A pleasant and relaxing way to explore Lake Garda is by boat. You can either travel rapidly from one place to another on board a hydrofoil or catamaran or enjoy the peace and quiet of the lake on one of the slower pleasure boats.
You can go from Desenzano to Peschiera, or use the ferry service for cars and passengers between Maderno andTorri del Benaco at any time during the year and between Limone and Malcesine in summertime. You can also hire a pleasure boat for an unforgettable cruise by day and night, for parties, meetings and weddings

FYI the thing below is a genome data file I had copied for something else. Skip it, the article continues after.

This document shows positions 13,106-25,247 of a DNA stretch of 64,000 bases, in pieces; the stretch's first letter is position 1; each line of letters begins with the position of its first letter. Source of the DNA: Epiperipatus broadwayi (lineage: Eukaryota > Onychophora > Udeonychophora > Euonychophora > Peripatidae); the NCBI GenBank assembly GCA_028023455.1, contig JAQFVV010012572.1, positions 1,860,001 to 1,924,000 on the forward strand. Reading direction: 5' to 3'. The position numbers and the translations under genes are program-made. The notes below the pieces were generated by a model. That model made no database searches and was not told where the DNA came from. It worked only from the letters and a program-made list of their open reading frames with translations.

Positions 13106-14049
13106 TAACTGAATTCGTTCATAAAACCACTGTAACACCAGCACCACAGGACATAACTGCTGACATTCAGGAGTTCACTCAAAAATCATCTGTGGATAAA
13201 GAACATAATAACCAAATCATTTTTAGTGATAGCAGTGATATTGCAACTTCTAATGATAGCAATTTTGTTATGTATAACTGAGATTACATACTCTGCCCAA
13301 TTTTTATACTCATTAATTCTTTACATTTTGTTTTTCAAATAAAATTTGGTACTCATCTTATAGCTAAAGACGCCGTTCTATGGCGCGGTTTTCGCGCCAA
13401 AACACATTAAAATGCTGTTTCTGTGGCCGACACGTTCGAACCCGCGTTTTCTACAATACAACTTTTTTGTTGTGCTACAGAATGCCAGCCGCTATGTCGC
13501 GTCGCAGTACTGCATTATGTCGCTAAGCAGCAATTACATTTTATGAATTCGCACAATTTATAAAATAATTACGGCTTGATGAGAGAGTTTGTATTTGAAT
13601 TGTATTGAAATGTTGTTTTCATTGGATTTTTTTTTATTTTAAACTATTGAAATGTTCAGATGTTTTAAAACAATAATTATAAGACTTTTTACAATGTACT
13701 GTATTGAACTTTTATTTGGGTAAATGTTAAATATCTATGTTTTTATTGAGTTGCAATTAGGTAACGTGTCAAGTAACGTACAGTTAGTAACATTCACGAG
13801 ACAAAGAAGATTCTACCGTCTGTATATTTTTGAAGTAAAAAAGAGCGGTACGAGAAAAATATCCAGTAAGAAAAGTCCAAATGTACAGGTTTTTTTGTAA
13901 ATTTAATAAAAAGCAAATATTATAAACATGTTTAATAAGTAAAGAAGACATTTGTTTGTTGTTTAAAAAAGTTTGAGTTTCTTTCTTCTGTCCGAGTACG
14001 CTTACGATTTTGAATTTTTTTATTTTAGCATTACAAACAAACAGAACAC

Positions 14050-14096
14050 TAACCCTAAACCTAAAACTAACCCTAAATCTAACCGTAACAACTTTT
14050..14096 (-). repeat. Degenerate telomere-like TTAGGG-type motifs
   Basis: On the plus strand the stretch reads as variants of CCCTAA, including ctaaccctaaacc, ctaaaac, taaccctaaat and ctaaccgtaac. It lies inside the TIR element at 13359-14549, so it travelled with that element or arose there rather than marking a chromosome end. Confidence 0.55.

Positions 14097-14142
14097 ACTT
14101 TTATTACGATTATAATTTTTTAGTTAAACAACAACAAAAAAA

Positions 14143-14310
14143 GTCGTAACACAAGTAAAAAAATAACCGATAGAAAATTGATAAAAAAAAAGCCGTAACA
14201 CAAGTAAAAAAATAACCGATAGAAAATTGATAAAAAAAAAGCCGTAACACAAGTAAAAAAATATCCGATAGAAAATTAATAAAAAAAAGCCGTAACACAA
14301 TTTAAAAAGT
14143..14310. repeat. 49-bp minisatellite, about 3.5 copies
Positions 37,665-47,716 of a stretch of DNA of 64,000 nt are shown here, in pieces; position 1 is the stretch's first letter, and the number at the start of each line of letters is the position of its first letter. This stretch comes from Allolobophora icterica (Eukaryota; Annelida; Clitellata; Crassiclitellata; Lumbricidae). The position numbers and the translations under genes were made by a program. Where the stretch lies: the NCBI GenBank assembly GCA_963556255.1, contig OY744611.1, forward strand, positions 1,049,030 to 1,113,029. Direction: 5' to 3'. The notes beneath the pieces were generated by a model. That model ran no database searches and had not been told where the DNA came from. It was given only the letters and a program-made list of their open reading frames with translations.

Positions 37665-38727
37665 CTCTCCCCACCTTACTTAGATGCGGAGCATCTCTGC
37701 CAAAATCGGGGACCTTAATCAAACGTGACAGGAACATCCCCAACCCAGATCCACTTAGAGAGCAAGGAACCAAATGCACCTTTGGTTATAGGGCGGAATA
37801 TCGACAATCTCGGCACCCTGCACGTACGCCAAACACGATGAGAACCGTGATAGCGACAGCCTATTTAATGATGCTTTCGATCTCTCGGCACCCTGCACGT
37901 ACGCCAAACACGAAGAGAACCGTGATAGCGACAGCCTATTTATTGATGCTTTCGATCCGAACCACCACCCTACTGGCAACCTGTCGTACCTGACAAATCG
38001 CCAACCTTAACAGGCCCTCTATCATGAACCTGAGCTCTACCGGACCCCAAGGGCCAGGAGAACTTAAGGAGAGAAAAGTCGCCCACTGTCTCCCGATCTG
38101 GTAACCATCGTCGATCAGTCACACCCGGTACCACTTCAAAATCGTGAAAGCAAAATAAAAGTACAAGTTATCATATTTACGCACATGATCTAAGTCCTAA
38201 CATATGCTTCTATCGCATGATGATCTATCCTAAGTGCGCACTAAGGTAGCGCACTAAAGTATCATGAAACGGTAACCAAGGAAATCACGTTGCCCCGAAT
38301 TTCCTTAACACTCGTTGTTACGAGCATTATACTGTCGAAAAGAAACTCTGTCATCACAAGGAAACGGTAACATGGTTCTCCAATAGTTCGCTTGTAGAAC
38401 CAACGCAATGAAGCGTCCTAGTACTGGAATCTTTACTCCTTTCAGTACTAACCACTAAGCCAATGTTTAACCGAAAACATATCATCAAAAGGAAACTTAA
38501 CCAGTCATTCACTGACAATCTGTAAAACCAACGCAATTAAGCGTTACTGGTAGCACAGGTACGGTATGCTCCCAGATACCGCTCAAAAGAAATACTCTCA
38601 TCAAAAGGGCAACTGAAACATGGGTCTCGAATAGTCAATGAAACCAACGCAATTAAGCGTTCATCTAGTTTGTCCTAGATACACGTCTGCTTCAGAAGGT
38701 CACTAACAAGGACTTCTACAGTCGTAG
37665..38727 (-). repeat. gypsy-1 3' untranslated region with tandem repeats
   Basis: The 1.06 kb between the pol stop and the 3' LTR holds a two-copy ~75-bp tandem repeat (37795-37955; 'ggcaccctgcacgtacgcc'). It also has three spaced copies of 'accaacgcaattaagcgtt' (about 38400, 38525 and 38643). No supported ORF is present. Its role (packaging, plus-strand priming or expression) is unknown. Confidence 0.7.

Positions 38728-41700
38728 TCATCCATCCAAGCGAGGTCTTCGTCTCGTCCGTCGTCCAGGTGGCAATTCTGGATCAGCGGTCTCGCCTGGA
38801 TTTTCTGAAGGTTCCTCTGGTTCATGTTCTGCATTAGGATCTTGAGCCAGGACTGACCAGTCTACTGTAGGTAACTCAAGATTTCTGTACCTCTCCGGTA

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Situated between Lombardia, Veneto and Trentino, Lake Garda (or Benaco), is the largest Italian lake. At 65 meters above sea level, its surface measures 370 square kilometers; its widest point, found between Lazise and Moniga, is the 17 kilometers. Its longest point, 51 kilometers, rests between Riva and Peschiera. Total coastal development is 158 kilometers and its maximum depth is 346 meters. Unlike the other PreAlpine lakes, Garda’s origins are uncertain glacial tectonic. The design of the lake, similar to a fjord, is long and narrow and passes though the Brescian and Veronese Apls. Here, between Riva and Torbole, the principal affluent – the Sarca – is let in though the homonymous plain. The emissary, the Mincio, lets out a Peschiera in the southern part of the Lake where the basin opens into a semi-circular form reaching the Padana expanse. Always a popular tourist destination, Lake Garda has a particularly auspicious climate due to the imposing mass of water, its low level in respect to the sea, and its protected geographical position. These aspects have favored the formation of a Mediterranean type of vegetation with cultivations of orange, lemon, cedar and bergamot, and dating back to antiquity, olive trees and vineyards. Already inhabited during the Iron Age and the Bronze Age, the shores of the Lake saw quite a turn-over of Ligurians, Venetians, Etruscans and Gauls until the Roman conquest which started the rational exploitation of the surrounding territories. A city rose and with it a series of agricultural cultivations which intensified the traffic on the Lake. For centuries Garda has been a strategic point of passage between Northern Europe and the Padana Plain. The control of the Lake signified the management of the traffic between these areas – this brought on a succession of almost uninterrupted conflicts. After the Barbarian invasions and the Longobard occupation, came the reign of Charlemagne and later the period of communes and feudalism. In the ’300 the Lake was governed by the Scaligeri and the Visconti. This predominance was opposed by the Garda Commune (formed by Communes of the Brescia Riviera) who placed Garda under the protection of Venice. After a series of bloody battles with the Visconti, the “Serenissima” (Venice) succeeded in obtaining and managed to hold it through the ’400. Then with the Cambrai League its prestige diminished, but the rights of navigation remained in its hands until 1797 when the zone was conquered by Napoleon. Some years after, in 1815, Garda became property of the Hapsburgs and entered the Lombardian-Venetian Kingdome. With the renaissance, the Lake was reconquered by the Italians. Only the Northern part remained under the Austrian control, annexed after World War I.